Holbert: You know, I wasn’t here when this came about as far as being on this Board. I was present. Just to make the rest of the story make sense, I was caught in this thing as well. Business personal tax forms were not mailed out at that time so, unless you make a habit of going out and hunting some way to pay taxes, which most business people don’t, you wouldn’t have been aware of it. And that was the other side of the story. The decision was made. I don’t have a problem with that as far as them paying it off. I paid my penalty and interest, as others in this room did as well. So that might make a little bit of difference. I don’t think they were intentionally avoiding their taxes, but it was just something they didn’t go out and hunt.
Gage: Same thing Commissioner Holbert just said. They had meetings here. I sat in the front row here. They were trying to educate the businesses in Polk County of what this tax was about. Most people were very confused. I imagine there was a lot of people that probably were wanting to get in here and talk about why are they being penalized for something they didn’t know. Most people didn’t know about this thing. Even though it was in the Machinery Act and it was perfectly legal for the county to do it, most people in the county did not even know about it. So, it was a rough time, and it’s unfortunate that it all came down to all this.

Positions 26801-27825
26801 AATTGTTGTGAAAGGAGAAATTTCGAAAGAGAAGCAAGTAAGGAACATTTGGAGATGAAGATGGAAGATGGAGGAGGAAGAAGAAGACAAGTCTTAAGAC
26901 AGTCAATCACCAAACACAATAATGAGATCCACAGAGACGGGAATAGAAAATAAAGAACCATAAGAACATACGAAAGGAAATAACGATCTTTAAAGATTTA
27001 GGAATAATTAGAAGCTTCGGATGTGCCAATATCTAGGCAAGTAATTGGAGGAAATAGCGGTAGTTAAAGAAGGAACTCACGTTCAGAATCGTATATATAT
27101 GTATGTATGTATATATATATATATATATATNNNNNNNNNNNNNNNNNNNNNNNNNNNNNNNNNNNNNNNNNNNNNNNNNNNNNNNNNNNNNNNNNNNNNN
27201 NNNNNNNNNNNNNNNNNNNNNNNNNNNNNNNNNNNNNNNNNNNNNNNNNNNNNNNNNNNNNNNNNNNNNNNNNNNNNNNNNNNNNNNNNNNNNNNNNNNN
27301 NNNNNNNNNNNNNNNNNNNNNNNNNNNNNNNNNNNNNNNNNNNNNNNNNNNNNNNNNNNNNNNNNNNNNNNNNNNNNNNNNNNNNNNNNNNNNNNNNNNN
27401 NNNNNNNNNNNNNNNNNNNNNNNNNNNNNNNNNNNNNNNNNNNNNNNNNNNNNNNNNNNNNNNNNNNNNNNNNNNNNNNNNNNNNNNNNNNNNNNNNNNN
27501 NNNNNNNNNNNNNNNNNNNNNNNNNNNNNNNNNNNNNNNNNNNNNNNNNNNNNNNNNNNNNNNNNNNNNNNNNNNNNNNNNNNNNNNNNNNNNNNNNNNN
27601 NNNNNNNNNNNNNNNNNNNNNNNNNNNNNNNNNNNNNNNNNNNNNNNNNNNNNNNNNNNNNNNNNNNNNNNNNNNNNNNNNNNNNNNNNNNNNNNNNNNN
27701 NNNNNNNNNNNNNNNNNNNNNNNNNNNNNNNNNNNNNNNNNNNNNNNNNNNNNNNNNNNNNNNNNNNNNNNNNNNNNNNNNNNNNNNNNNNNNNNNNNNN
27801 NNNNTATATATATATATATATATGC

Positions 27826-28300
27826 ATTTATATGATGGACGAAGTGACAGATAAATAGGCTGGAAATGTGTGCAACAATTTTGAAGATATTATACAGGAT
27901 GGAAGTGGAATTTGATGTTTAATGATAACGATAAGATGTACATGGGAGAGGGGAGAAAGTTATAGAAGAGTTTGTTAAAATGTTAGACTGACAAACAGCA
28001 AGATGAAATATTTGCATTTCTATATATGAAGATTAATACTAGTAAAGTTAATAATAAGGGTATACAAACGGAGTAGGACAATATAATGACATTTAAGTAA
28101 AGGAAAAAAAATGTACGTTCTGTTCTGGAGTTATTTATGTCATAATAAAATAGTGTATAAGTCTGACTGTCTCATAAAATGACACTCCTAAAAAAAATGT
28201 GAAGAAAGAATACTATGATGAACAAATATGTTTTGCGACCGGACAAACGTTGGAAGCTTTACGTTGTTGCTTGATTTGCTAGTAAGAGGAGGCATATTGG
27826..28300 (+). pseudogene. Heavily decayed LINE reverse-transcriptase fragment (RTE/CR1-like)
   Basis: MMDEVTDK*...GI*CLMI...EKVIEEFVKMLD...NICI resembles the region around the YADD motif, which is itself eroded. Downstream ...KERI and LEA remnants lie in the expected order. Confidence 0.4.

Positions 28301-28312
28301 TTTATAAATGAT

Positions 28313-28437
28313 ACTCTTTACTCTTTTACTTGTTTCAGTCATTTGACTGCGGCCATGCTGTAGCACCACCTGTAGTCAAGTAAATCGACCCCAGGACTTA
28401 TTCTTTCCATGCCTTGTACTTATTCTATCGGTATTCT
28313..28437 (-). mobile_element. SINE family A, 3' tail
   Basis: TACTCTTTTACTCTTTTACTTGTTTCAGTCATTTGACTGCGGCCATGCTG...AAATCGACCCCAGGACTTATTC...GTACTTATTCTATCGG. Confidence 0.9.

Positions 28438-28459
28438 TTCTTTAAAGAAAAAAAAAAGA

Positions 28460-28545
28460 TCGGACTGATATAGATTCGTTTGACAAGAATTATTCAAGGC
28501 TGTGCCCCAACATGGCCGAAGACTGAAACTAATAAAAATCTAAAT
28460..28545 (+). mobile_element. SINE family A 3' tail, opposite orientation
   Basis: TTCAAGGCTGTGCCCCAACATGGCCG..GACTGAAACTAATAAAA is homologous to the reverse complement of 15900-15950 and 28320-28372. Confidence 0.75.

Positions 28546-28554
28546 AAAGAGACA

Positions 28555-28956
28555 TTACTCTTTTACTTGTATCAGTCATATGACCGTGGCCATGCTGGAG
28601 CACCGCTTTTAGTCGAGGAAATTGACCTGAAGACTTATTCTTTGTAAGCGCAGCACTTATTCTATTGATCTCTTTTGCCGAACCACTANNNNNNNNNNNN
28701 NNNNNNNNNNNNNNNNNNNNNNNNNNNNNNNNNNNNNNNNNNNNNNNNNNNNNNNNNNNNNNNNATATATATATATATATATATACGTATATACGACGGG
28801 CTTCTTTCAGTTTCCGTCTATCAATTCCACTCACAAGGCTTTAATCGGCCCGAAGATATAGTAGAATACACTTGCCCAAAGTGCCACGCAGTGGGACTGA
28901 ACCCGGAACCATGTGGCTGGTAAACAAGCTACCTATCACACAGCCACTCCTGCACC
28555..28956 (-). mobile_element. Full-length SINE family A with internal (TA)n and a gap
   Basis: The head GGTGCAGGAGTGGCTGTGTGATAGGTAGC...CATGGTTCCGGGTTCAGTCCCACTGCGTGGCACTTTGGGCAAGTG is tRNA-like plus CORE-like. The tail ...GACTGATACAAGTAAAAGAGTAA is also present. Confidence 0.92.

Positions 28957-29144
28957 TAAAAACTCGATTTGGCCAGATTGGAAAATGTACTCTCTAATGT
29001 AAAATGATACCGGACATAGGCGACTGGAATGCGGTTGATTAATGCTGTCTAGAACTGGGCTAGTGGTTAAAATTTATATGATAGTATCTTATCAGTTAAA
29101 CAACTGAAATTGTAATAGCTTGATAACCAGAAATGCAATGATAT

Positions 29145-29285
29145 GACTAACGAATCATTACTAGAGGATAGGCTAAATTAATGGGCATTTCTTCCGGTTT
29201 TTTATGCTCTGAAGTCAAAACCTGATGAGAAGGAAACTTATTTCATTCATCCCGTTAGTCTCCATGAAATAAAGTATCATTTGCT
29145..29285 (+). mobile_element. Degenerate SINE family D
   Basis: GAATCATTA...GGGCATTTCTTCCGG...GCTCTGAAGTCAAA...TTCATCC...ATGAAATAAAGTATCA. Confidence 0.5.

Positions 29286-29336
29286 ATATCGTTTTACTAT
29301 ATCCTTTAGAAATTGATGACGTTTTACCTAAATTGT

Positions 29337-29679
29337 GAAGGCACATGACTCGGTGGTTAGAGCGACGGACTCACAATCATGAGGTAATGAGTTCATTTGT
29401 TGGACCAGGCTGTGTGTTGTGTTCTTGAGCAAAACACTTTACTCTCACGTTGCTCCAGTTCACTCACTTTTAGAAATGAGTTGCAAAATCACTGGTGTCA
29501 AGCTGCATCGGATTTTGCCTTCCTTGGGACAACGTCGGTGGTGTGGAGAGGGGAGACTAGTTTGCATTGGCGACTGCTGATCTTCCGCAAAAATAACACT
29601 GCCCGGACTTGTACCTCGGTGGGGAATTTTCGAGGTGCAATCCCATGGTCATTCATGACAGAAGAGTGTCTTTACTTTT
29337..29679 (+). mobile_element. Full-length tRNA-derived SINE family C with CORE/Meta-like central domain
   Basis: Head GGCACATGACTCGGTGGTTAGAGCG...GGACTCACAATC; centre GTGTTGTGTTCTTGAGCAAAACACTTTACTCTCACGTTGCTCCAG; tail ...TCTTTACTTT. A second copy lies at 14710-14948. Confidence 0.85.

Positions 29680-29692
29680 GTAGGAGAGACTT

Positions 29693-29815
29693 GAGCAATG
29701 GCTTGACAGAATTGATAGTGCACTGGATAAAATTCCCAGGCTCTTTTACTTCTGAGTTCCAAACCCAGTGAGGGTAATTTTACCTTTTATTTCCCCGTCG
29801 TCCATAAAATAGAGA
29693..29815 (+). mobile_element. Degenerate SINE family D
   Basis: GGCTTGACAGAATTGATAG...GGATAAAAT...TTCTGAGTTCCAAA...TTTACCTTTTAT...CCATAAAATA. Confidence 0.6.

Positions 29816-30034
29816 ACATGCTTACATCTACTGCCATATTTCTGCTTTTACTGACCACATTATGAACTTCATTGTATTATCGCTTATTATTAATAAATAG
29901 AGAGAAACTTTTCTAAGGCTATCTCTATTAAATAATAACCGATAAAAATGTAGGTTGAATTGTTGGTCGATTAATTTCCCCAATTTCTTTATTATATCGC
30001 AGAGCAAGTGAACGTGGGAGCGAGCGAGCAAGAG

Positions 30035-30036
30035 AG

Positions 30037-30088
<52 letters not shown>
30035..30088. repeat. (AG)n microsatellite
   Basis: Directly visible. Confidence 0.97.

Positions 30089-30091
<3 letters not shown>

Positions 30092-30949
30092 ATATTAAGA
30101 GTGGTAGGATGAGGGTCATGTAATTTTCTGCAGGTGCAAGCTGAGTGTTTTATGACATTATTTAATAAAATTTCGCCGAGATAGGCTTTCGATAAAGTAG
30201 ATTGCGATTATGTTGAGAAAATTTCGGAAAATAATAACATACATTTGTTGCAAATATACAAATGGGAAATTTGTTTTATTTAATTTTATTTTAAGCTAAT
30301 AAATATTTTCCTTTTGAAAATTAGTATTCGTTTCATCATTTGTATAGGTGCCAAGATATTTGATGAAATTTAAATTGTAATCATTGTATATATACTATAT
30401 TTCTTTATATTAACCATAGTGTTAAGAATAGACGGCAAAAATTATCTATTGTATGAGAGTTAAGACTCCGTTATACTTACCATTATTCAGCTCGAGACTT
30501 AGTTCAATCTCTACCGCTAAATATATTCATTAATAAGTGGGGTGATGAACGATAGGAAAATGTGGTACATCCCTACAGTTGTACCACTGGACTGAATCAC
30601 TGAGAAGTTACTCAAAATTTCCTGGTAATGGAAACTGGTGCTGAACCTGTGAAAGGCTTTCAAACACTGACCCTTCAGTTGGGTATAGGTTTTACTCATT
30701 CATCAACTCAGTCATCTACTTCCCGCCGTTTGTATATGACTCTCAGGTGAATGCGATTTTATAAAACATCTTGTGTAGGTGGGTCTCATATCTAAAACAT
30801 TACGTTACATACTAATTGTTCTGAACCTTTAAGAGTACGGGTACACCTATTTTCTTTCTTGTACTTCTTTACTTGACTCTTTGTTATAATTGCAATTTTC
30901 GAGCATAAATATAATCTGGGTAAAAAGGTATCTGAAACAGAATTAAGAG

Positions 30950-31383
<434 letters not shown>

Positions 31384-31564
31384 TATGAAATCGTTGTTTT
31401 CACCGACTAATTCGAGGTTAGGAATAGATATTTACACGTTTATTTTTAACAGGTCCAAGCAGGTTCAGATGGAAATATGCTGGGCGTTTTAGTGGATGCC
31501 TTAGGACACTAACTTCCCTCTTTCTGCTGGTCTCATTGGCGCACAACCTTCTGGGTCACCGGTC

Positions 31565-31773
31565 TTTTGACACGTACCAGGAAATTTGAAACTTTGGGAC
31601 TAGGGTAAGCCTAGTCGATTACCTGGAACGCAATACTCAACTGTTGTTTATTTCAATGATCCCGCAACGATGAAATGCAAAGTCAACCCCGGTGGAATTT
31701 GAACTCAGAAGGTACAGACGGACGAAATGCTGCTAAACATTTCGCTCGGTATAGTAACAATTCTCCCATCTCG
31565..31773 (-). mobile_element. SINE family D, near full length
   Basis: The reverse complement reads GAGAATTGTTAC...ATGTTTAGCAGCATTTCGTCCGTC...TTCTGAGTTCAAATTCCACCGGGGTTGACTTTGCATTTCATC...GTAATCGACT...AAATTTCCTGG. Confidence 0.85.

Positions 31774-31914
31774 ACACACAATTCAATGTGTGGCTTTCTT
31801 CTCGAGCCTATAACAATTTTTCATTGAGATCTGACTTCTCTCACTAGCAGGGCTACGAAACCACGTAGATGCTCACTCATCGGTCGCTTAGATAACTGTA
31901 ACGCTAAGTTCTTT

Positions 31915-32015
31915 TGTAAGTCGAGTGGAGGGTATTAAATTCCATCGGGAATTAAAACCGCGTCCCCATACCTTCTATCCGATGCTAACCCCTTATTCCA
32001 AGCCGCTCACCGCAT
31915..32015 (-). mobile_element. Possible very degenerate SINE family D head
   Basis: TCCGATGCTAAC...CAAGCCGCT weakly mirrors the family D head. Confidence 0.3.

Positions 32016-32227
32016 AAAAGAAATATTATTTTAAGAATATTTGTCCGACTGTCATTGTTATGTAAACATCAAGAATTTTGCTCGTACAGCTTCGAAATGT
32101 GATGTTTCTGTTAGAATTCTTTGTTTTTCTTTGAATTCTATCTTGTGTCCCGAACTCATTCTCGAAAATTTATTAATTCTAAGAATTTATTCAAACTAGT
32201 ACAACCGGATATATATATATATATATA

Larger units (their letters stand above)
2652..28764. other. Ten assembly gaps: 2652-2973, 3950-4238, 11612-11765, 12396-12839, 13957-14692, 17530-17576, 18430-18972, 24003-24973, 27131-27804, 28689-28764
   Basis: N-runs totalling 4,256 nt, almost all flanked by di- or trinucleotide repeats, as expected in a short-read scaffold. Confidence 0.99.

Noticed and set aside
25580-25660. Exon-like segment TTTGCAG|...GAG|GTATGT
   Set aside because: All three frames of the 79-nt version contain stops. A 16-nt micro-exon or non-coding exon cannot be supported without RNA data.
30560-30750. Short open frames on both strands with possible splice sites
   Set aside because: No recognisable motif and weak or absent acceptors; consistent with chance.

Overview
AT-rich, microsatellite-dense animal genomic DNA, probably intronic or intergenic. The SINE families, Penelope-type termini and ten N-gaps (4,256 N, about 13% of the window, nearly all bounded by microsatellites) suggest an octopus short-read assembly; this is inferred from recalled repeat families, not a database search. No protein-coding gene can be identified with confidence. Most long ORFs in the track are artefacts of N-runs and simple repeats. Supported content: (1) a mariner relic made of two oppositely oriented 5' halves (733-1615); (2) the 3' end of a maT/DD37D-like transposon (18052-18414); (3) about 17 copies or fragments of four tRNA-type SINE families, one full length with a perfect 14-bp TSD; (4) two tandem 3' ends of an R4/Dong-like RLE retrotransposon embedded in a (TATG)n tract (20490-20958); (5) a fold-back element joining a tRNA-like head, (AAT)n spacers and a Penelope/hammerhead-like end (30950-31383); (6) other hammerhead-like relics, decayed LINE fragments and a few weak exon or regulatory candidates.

Pack: One thing I think is strange here that I want to point out. I think we’re talking about two things. One is, these minutes from March 2008 were in open session, not in closed session out of the public eye. We tried to relieve the penalties and interest on taxpayers, which is allowed by State statute. We didn’t go behind closed doors out of the public eye and try to do something that’s not allowed by State statute for a business. We did it in open session. Gasperson and McDermott did it in closed session. Out of the public’s eye – not allowed. We did it in open session - what was allowed - so the public could see what we were doing. Now, if Mr. Gasperson has a problem with that, I call him a hypocrite. Thank you.
With a motion and second on the floor, the motion carried unanimously.
Approval of Agenda – Commissioner Pack moved to approve the agenda, seconded by Vice-Chair Gage and the motion carried unanimously.